Peter Dworok is a landscape artist from England. His work includes ‘River Snizort, Isle of Skye' and ‘Glen Sligachan, Isle of Skye'. We are delighted to offer free worldwide delivery on his paintings.
"Dworok's work is an incredible example of capturing the beauty of nature. I love how his use of light informs the gorgeous pastel colours and creates an ethereal atmosphere in his paintings." Claire, Gallery Assistant
Born in Nottingham, Peter studied art firstly at Nottingham College of Art and then at Leeds Polytechnic Faculty of Art and Design. After leaving college Peter lived and worked on the Isle of Skye and later Edinburgh where he exhibited his work widely. On moving back to Nottinghamshire, Peter was employed by Nottinghamshire County Council helping to establish Rufford Craft Centre as a centre of excellence for the applied arts. Over twenty-five years later, Peter retired from his role at Rufford, has begun to put together a new body of work based on his interest in the landscape and his regular visits to the Isle of Skye, the North Yorkshire Moors, Derbyshire and the Lake District.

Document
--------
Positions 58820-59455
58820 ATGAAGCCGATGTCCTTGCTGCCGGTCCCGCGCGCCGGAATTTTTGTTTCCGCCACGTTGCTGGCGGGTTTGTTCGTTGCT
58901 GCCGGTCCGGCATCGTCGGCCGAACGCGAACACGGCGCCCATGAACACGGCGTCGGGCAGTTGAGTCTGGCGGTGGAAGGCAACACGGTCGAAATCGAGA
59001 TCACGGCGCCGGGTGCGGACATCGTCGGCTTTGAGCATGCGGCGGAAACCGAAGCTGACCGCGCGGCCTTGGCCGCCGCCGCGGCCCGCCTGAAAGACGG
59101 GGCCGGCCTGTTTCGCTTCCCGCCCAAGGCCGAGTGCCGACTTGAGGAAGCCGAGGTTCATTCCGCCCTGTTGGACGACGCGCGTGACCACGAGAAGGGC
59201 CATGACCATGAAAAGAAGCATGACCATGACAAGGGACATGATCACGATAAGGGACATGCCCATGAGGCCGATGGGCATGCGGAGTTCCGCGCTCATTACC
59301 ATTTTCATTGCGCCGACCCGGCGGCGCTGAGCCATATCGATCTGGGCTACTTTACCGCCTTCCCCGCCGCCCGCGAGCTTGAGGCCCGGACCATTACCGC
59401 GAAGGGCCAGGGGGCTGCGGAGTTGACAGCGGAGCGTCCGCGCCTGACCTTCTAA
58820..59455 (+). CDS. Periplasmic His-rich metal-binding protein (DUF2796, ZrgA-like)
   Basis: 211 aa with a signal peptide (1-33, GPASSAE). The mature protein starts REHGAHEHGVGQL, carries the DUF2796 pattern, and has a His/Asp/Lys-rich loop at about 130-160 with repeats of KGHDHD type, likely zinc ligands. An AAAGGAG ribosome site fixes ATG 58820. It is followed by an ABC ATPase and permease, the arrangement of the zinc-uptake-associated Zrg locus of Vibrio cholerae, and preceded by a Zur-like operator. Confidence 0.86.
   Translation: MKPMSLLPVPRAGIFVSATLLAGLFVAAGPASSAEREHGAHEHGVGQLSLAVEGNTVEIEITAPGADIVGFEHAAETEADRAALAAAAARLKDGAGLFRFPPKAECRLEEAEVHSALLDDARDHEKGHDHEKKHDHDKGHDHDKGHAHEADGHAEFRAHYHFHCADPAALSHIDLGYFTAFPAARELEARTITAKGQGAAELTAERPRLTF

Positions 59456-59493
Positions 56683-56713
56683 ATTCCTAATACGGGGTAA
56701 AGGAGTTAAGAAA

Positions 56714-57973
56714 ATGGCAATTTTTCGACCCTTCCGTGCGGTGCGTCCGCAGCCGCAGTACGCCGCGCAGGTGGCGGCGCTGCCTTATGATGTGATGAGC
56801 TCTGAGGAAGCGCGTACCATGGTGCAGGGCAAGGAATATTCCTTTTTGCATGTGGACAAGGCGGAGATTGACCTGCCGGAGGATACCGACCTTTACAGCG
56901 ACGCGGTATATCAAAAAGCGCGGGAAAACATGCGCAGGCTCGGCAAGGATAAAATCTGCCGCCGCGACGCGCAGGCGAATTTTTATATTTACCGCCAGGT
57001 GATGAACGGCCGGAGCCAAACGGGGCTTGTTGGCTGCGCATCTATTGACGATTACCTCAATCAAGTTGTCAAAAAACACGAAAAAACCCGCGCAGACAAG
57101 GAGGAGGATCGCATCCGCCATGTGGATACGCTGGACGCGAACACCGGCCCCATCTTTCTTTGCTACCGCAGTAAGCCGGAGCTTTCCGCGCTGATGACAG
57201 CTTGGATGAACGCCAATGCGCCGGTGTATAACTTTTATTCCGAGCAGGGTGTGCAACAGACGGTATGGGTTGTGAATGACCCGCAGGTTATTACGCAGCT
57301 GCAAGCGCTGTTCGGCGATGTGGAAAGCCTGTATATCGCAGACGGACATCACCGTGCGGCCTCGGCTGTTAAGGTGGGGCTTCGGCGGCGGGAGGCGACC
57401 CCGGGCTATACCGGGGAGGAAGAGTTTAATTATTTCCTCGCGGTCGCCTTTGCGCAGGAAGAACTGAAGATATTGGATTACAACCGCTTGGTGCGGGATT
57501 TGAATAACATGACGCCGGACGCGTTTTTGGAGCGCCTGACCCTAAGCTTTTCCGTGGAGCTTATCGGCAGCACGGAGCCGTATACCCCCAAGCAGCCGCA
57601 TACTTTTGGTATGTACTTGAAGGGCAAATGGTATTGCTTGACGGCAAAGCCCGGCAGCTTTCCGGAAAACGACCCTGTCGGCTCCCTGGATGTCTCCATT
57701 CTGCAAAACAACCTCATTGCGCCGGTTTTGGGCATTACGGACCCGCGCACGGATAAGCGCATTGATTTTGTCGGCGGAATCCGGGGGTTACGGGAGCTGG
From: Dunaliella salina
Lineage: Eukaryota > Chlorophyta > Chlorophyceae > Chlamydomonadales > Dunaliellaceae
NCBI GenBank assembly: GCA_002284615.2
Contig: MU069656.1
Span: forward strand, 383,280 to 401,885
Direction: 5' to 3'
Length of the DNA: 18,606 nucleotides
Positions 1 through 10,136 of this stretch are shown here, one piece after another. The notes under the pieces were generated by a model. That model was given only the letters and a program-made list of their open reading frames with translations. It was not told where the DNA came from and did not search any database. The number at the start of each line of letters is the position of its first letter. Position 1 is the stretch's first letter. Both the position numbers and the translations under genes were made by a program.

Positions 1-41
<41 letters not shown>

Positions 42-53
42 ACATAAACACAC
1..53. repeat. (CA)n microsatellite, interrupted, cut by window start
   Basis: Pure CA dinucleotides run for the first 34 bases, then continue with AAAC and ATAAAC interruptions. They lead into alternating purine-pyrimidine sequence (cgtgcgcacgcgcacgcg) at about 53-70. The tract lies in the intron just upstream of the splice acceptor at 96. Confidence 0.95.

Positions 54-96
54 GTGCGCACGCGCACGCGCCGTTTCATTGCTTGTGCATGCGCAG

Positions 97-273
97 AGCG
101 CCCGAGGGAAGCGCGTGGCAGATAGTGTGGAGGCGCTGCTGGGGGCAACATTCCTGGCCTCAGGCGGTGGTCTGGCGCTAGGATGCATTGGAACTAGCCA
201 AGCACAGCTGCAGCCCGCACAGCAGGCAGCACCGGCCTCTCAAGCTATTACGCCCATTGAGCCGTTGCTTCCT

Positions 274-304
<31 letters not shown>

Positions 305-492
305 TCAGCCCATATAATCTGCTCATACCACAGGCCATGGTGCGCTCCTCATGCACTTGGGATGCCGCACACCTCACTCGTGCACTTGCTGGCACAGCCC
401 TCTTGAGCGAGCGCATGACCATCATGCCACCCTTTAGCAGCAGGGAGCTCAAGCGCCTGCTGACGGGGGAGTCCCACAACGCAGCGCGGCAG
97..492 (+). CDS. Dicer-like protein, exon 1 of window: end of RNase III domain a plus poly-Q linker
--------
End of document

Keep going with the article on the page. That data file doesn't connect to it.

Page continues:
‘I have always had an interest in the landscape, especially dramatic landscapes, those that have an underlying threat to human settlement. Where the line of the hills gets lost in a leaden, storm ridden sky and a glimpse of sunshine on the horizon promises a brief interlude to the wind and rain of a passing storm. It is these glimpses that I attempt to capture, the moment in time when the light creates an ephemeral landscape, a landscape in transition that a moment later would have changed completely. The Lakes, the Moors and the Isle of Skye have all of the landscape characteristics that I look for. They provide the backdrop to this changing drama of light and shade that I attempt to capture. The paintings, in oils, reflect the colour and tone that the weather brings to the landscape and the seasonal changes in mood and light. The paintings comprise of various layers of paint, the depth of tone and variation in texture being dependent upon the thickness of application. Other materials are used to create the textured surfaces that both contrast and compliment the areas created using more traditional painting techniques.’